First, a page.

The woman…Aria. For some odd reason, he couldn’t think of her as Miss Whitley…took a seat at one end of the sofa. Clearing his throat, he placed his mug—not a teacup on a saucer—on the side table with the lamp and pulled out his notepad and pen.

            “Sheriff Hennesy said you might have some information regarding the whereabouts of Lukas Kulp.”

            She took a sip of her drink. “Lukas Kulp isn’t missing. His stepfather took him over to his sister’s house in Durberville.”

            “His stepfather took him?”

            “The boy’s mother’s been abusing him. Has been ever since the boy’s father left her three years ago. The stepfather took him away from her to save the child’s life.” Aria tilted her head as she studied him. “It’s not what you expected to hear, was it?”

            “Are you sure it’s the stepfather who’s hiding the boy, and not the mother?”

            She gave him a wry grin. “I know you’re new in town, but when you report back to Sheriff Hennesy, he’ll confirm what I said about the mother.”

            “I’ve no doubt. In Durberville, you said?” He jotted the name down on his notepad. “Anything else you can give me?”

            “Not at this time.”

            Sighing, he closed the pad and shoved it back into his pocket. “Miss Whitley…”

            “You can call me Aria so you don’t accidentally call me Miss Witchley like the townspeople do,” she remarked with a warmer smile.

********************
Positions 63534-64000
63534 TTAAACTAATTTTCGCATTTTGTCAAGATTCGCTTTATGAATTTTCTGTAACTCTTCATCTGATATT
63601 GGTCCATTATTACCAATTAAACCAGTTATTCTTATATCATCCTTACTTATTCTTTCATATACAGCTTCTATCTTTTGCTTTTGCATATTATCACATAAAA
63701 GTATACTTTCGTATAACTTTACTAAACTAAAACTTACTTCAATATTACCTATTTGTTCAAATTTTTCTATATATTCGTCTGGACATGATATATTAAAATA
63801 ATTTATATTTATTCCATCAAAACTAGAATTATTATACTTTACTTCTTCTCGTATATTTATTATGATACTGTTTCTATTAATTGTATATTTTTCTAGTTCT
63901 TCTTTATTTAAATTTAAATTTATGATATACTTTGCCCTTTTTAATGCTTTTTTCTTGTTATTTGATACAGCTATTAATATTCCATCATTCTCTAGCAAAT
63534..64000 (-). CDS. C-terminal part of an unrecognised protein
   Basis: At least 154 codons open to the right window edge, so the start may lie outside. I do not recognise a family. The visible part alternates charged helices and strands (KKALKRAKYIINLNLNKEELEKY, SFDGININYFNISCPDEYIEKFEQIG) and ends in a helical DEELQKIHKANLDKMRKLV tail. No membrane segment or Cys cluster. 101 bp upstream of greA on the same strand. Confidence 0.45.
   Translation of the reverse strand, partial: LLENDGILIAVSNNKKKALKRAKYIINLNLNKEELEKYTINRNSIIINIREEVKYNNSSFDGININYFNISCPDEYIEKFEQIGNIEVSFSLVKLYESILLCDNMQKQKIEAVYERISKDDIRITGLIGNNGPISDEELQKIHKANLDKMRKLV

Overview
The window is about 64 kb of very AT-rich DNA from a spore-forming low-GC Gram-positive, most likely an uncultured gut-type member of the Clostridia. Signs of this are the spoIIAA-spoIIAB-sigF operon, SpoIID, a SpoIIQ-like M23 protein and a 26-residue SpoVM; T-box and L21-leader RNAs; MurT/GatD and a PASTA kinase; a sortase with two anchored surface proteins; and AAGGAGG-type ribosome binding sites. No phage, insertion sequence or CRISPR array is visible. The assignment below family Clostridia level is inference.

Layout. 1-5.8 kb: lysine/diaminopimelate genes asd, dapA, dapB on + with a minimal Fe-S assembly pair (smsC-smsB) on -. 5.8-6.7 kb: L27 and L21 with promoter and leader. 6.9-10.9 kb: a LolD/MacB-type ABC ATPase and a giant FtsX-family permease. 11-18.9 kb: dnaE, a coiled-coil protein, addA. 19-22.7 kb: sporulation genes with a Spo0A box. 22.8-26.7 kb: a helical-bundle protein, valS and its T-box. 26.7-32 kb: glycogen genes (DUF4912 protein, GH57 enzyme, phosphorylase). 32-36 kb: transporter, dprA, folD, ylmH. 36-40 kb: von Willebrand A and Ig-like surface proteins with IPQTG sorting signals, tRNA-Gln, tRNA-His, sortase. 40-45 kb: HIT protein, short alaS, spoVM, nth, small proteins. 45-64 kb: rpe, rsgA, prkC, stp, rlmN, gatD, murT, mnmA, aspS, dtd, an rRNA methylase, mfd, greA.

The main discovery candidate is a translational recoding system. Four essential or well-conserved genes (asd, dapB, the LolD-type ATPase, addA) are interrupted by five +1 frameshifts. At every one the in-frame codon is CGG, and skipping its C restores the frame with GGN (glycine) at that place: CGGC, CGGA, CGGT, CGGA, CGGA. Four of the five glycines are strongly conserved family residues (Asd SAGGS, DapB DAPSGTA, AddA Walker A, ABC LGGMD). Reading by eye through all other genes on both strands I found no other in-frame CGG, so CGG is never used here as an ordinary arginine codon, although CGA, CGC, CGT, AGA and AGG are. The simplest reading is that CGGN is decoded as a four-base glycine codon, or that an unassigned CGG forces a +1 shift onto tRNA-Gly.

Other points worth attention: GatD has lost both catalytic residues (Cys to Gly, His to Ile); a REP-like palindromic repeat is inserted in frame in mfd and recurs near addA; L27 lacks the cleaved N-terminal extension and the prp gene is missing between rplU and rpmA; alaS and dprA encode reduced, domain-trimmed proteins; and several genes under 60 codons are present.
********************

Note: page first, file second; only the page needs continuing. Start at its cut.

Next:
He chuckled. “Busted.”

            “So what’s your question?”

            “You could’ve just as easily told us this over the phone. Why did I have to make the trip over?” He narrowed his eyes. “Did you ask for me specifically?”

            “No. I knew Hennesy would send you instead.”

            “Then why—”

Because I wanted to meet you. I hope to gleam an understanding as to why you quit the police department in a city like Yaegerton and moved here.”

            Hart crossed his arms over his chest. “I thought you were a psychic. You don’t know already?”

            She casually took another sip of her coffee. “I see events, usually after they’ve happened. What I don’t see is the reason behind them.”

            “You just told me the stepfather absconded with the Kulp kid because the mother was abusing him,” Hart reminded her. “That sounds like a pretty valid reason to me.”